I saw a light

 

I write to survive. Or writing has been a coping mechanism. Or writing has given me a way to tell my story over and over because parts of my body story will never leave me. I have come to terms with the fact that if I live to be seventy years old, there may be something in the air to give me a flashback into the portal of trauma. The portal could begin with an image or a name or the way my eyes look deeper when I am sad. Anything can transport me back. A flash of light behind my eyes and then the shock. My body will freeze all the same. I will be back in my child body, trying to remember how to breathe. Until I hear crows calling each other in the empty branches of the trees in my backyard or until my graying dog licks the tops of my hands. It’s not that I feel dead in these moments, or even more alive, I exist in between spaces during these moments. I feel real and then I do not. A shadow fills the veins in my body, flourishing and then released as the salty sweat spilling out of me. My body crawls toward any light. If the sun is hidden behind grey, I turn on all the lights in the apartment and I pretend I am on the surface of a spinning, violent star. Being in light reminds me I cannot disappear. I cannot disappear because I am stubborn. I cannot disappear because this body story within me is alive.

 Art by Emily Falkowski

Art by Emily Falkowski

A woman named Rita babysat me and my little sister. She fed us spaghetti with sweet corn and a side of meat. It was cow liver. The smoke from the meat made me gag. It smelled like what I imagined the depths of a bellybutton stunk of. Undigested food and shit becoming stale inside the slosh of our bellies. The meat smelled wrong but I ate it anyway. Later that night, as my family slept inside our very first house in the desert, I bolted out of my bed and ran for the bathroom. Sour bile, spaghetti strings, chunks of meat, and bright yellow corn poured out of me. The pain in my belly brought me to my knees. On all fours, I thought about the trust we place into adults. Children aren’t necessarily born with this trust, but it is demanded of them. Trust this human who may hurt you. Trust this human who may hurt you. Trust this human who will sometimes act as though they own your little body.

Spanish was my first tongue. In Spanish “molestar” means to bother. The word “molestation” has never sat right in my gut. It doesn’t feel like the right description for what happened to me. The violence started with a man named Luis. The violence that happened to my body felt like my small frame was flung into the ceiling, bursting out and into the sky, grabbed by veins of lightning, boiling me alive into nothing but organs and splattered crimson chunks. The violence felt like my skin was peeling off so I could leave remains of myself behind because I was not the same person when he was done. I did not feel like the same child. I was not the same child. Luis damaged my child body, he saw it as his property, it was his plaything, it was his receptacle, it was his small ear to whisper into, to tell it to be quiet, to tell it stop trying to escape, I know you are pretending to sleep, I know you can feel what I’m doing to you.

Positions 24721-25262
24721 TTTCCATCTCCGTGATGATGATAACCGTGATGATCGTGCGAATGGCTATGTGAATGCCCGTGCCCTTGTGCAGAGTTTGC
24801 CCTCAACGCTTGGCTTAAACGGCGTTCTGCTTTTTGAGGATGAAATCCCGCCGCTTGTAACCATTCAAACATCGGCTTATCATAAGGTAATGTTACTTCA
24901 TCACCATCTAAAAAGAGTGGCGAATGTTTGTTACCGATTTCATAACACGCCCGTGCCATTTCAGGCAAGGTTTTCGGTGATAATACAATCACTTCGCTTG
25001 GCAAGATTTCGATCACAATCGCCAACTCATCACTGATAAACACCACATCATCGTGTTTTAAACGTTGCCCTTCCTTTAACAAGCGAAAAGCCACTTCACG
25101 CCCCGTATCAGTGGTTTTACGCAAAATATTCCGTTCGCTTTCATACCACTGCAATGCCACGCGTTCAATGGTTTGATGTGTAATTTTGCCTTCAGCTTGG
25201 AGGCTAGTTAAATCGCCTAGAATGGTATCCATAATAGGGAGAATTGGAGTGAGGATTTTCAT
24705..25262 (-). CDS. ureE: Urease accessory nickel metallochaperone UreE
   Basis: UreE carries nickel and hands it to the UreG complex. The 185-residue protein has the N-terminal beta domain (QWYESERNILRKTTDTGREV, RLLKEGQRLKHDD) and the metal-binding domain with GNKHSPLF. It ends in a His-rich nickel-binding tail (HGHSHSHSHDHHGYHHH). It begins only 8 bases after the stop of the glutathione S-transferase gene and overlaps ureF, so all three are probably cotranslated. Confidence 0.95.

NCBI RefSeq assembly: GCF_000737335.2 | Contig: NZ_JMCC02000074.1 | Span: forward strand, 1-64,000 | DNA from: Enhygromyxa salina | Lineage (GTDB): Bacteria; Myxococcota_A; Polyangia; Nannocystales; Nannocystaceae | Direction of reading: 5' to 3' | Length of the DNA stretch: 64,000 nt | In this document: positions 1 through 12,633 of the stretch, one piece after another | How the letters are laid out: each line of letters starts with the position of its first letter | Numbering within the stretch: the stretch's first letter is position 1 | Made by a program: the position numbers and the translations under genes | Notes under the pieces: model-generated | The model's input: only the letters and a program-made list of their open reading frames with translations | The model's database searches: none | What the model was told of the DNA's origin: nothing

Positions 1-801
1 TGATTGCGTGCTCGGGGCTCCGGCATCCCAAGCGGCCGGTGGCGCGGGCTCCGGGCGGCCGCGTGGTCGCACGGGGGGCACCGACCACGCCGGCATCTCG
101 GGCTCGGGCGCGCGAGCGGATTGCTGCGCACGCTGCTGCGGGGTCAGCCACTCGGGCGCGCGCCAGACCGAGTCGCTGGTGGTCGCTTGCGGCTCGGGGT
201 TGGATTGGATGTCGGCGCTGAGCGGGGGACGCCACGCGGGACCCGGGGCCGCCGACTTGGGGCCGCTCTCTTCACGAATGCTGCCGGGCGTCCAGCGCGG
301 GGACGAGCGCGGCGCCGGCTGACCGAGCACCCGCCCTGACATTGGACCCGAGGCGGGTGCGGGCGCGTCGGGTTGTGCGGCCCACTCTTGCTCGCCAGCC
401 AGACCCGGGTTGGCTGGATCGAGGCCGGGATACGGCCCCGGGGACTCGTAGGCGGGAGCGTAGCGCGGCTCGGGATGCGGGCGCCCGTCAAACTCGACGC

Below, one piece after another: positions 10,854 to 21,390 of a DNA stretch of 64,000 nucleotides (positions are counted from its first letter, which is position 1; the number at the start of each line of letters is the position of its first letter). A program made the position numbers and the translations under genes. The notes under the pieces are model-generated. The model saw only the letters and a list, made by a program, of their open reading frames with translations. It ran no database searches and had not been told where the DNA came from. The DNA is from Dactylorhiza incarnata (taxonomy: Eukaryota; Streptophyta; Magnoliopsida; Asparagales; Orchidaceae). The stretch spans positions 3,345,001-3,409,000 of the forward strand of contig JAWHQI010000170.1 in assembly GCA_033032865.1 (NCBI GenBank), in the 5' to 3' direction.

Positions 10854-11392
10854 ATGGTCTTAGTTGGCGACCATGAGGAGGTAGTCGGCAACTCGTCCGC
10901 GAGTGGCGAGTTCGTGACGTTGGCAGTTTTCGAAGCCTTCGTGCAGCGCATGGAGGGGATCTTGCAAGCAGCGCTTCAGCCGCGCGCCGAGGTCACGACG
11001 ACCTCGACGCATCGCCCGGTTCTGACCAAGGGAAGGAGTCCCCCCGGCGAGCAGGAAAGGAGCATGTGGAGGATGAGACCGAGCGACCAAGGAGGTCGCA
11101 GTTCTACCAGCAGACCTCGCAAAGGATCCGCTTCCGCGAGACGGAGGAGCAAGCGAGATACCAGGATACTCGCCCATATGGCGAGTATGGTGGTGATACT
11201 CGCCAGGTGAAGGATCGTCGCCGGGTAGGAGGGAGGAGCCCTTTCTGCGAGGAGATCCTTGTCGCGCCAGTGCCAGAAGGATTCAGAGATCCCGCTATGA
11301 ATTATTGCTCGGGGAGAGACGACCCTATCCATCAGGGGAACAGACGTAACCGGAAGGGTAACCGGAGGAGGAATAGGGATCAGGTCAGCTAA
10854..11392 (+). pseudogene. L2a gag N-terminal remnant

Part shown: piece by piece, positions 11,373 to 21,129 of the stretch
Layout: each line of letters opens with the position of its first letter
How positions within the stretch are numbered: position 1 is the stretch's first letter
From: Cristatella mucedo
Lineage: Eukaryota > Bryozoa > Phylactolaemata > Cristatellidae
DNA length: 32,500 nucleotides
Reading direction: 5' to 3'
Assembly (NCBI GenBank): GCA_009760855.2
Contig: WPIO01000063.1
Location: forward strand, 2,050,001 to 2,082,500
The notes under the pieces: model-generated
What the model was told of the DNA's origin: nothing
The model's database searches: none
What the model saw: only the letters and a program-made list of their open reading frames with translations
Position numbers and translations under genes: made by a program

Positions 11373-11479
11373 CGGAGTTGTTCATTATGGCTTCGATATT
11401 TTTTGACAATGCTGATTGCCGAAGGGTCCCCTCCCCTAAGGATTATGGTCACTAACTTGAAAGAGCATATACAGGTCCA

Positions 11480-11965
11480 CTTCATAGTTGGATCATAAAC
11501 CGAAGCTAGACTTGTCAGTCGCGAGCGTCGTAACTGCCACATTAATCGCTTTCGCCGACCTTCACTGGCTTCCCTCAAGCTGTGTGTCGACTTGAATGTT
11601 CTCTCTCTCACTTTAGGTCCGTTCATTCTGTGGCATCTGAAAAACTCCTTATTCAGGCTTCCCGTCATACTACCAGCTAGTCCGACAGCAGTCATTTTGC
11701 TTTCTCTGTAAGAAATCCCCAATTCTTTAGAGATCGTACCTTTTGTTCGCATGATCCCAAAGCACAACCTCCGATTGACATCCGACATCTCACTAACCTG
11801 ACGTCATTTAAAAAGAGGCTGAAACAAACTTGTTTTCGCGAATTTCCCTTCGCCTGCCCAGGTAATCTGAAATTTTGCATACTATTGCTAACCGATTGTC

Sometimes, I lick itching spots instead of scratching them. I like to pull out strands of hair and inspect them, one by one, then say goodbye to each part of me floating away onto a sidewalk or into mossy trees. I like to dance alone fully clothed and then shed my clothes and try the same moves in the nude. I like to smack myself on my thighs and watch the pink spread into hand prints. These are little sensory reminders. Reminders to forgive myself and be gentle with this body.  

I didn’t think of my body as my own for a very long time. It was separate from the nebulous colorful mess swirling inside my head. My thoughts, my anxiety, my resilience, equated to stardust and the skin and bones of my physical existence simply held these elements together. I was ocean waves becoming sea foam. I was the empty space between blades of chunky grass. I was the sound fireflies make when they die. It didn’t occur to me until later in my life, but I was also the bruises from clumsy feet, I was the mustache and the hairy knuckles and the musk after a sweaty day. I was the burning tears and the loss of breath. I was the heavy breathing and the orgasms and the cramps and the lactic acid spreading in my leg muscles. It sounds simple, but it took a long time to realize I was so much more than the trauma at the hands of a man. We are so much more than the trauma of this common fucked up story.

This is just a reminder.

This is just another reminder.

You are a light.

You are never alone in this story.

Your body belongs to you. 


Rios de La Luz's series, Liminal Bruja is a blend of fiction and nonfiction inspired by her life as a queer brown woman and proudly claiming the space her body exists in as she navigates under white supremacist patriarchy. She is the author of The Pulse Between Dimensions and The Desert via Ladybox Books. Her debut novella, Itzá, is forthcoming via Broken River Books in September. Liminal Bruja is a 6-month series on Corporeal Clamor. Her website is: riosdelaluz.wordpress.com